State security agents in the upper Egyptian city of Luxor destroyed an Anglican church and assaulted the church’s pastor when he tried to save the building last week.
Pastor Mahrous Karam of the Anglican Church in Luxor reported that he was still negotiating with city authorities about replacing the community center building on the church’s compound the day before the demolition occurred. Authorities said they were still considering the options, according to Karam.
But the next morning, March 18, without warning, hundreds of security personnel blocked the road leading to the church and dragged the pastor’s family out of their residence. The pastor’s wife, Sabah, said two men used force to remove her from the home, including slapping her face, pulling her by her clothes, and dragging her by her hair.
"They threatened that if I do not leave the place they would take my 3-year-old boy and throw him under the bulldozers which came for the demolition work," she told Freecopts. "Twenty traumatized children were dragged out of the attached nursery and thrown into the church hall."
All the family’s possessions were thrown in the street and they are now homeless.
"I believe they wanted to give us an Easter present, the way they gave the Copts of Nag Hammadi the Christmas Eve Massacre," she said bitterly.
Gunmen in several cars opened fired on Coptic and Eastern Orthodox Christians in Nag Hammadi who were celebrating their Christmas Eve on Jan. 6. Six Christians were killed, mostly young men in their 20s, from the attack.
The Christmas Eve attack was the worst assault on Copts in Egypt since January 2000, when 21 Christians were killed in sectarian violence.
During last week’s persecution incident, Pastor Mahrous tried to save the buildings from being demolished by sitting on the church’s fence to block the demolition work, but he was beaten and dragged away.
The pastor said Christians simply want the same treatment as Muslims who build mosques and additions to their Islamic centers.
After the demolition, only a 400 sq. meter prayer hall is left standing out of the nearly 3,000 sq. meters of buildings attached to the church.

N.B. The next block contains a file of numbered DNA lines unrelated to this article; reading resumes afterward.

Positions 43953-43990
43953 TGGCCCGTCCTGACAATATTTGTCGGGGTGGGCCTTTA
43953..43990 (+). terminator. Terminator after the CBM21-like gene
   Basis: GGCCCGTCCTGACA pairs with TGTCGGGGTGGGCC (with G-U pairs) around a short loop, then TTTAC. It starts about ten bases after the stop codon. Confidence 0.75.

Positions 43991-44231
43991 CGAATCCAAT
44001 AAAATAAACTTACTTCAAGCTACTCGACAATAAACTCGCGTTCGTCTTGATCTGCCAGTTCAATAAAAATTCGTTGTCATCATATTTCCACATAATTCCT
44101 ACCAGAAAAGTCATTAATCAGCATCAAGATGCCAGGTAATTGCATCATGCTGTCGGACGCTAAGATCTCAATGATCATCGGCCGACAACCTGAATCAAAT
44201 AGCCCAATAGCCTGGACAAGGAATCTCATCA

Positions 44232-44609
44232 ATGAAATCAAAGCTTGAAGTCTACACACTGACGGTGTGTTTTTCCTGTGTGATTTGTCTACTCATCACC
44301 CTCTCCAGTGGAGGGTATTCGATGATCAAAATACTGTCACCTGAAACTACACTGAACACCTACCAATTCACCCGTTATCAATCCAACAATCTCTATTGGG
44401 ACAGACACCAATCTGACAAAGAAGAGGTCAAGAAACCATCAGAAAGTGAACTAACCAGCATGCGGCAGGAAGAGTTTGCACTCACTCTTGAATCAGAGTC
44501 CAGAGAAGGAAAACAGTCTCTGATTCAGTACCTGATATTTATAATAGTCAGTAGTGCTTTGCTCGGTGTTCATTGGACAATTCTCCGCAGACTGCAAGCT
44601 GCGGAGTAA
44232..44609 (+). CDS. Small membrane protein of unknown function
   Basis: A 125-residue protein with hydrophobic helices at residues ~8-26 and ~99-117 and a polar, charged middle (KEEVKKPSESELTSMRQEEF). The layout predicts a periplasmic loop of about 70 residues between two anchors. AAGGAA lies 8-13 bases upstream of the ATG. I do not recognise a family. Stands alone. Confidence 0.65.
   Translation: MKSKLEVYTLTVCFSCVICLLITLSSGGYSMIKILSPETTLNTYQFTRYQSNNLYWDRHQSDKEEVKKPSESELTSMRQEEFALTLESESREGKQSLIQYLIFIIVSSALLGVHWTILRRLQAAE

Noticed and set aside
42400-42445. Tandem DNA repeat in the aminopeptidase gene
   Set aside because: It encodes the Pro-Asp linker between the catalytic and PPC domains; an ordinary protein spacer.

The governor of Luxor, Dr. Samir Farag, claims the security forces seized only one room of the Anglican church and denied his personnel assaulted the pastor’s family.
"The Governor is lying, that is why the forces blocked the road leading to the Church before their attack, so that nobody would witness their doings,” said one Anglican witness, who was not identified. “But he forgot there is the Internet and cell phone videos to show the whole world the uncivilized way Egypt deals with Christians and their places of worship."
The Anglican Church in Egypt issued a statement on March 19 condemning the actions of Luxor authorities.
Egypt’s Christian population makes up eight to 12 percent of the overall population.
Despite their sizeable number in the country, the Christian community in Egypt, which consists of mostly Coptic Christians, are marginalized in society and reportedly suffer from violent forms of abuse. They also lack fair representation in the government, leading to further abuse of the minority group.
Among the most common complaints by Copts are government obstacles when it comes to building, repairing or additions to churches. While Muslims are free to build mosques in Egypt, Christians need to obtain special government permission for any construction work done on a church. The permission is almost always not granted.
Islam is the “religion of state” and the country’s “principle source of legislation,” according to Egypt’s constitution.